[Python-ideas] Introduce collections.Reiterable

Georg Brandl g.brandl at gmx.net
Sun Sep 22 10:58:40 CEST 2013

On 09/22/2013 06:56 AM, Nick Coghlan wrote:
> On 20 Sep 2013 19:49, "Steven D'Aprano" <steve at pearwood.info> wrote:
>> On Thu, Sep 19, 2013 at 11:02:57PM +1000, Nick Coghlan wrote:
>> > On 19 September 2013 22:18, Steven D'Aprano <steve at pearwood.info> wrote:
>> [...]
>> > > At the moment, dict views aren't directly iterable (you can't call
>> > > next() on them). But in principle they could have been designed as
>> > > re-iterable iterators.
>> >
>> > That's not what iterable means. The iterable/iterator distinction is
>> > well defined and reflected in the collections ABCs:
>> Actually, I think the collections ABC gets it wrong, according to both
>> common practice and the definition given in the glossary:
>> http://docs.python.org/3.4/glossary.html
>> More on this below.
>> As for my comment above, dict views don't obey the iterator protocol
>> themselves, as they have no __next__ method, nor do they obey the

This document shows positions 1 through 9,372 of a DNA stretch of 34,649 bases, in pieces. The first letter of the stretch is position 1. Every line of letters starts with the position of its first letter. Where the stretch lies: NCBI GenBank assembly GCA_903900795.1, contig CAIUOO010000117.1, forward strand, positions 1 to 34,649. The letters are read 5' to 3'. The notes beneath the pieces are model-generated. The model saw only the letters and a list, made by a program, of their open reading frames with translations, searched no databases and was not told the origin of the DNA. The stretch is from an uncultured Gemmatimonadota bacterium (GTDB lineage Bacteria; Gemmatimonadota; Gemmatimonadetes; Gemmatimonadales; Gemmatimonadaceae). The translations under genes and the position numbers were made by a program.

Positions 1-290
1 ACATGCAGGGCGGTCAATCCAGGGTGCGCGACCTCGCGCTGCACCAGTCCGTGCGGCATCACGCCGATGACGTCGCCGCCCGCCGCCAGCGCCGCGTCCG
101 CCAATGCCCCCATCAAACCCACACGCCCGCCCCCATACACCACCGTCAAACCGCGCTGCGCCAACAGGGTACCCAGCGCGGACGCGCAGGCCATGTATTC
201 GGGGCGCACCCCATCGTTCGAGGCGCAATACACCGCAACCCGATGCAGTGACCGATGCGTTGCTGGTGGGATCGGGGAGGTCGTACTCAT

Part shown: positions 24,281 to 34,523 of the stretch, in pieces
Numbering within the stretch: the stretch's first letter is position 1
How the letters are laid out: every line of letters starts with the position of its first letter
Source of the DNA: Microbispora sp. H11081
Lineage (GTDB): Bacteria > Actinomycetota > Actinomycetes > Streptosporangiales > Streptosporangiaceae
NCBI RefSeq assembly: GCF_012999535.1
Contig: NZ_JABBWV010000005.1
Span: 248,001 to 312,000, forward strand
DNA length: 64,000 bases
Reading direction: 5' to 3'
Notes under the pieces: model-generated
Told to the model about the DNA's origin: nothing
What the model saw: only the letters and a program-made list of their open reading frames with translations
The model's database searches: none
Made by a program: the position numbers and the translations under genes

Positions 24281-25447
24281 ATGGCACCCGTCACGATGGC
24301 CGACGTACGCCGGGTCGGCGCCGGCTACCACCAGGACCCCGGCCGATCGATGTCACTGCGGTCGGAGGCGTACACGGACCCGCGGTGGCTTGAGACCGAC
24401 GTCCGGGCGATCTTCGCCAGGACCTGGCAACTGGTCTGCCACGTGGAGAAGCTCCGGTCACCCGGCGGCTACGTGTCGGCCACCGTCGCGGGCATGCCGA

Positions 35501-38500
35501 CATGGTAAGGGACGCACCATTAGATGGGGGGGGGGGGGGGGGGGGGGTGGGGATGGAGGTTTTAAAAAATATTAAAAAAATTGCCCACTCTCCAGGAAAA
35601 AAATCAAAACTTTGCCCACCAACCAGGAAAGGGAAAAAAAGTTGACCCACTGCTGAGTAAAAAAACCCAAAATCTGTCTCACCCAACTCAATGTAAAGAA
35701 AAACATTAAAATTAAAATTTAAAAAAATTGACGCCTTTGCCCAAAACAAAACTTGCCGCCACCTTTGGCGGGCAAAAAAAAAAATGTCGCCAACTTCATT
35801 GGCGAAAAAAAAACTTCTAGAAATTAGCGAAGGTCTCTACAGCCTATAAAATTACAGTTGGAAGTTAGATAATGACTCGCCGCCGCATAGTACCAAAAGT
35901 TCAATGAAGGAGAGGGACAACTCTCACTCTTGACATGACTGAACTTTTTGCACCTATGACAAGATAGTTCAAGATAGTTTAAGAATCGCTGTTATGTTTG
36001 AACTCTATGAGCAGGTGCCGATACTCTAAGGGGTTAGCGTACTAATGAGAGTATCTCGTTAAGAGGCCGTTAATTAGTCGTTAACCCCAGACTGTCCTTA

>> sequence protocol, as they are not indexable. Hence they are not
>> *directly* iterable, but they are *indirectly* iterable, since they have
>> an __iter__ method which returns an iterator.
> Um, no. Everywhere Python iterates over anything, we call iter(obj)
> first. If there is anywhere we don't do that, it's a bug.
>> I don't think this is a critical distinction. I think it is fine to call
>> views "iterable", since they can be iterated over. On the rare occasion
>> that it matters, we can just do what I did above, and talk about objects
>> which are directly iterable (e.g. iterators, sequences, generator
>> objects) and those which are indirectly iterable (e.g. dict views).
> Or you could just use the existing terminology and talk about
> iterables vs iterators instead of inventing your own terms.

Ack. Please don't create new terms, rather suggest an improvement to the
glossary definition if you think it's inadequate.


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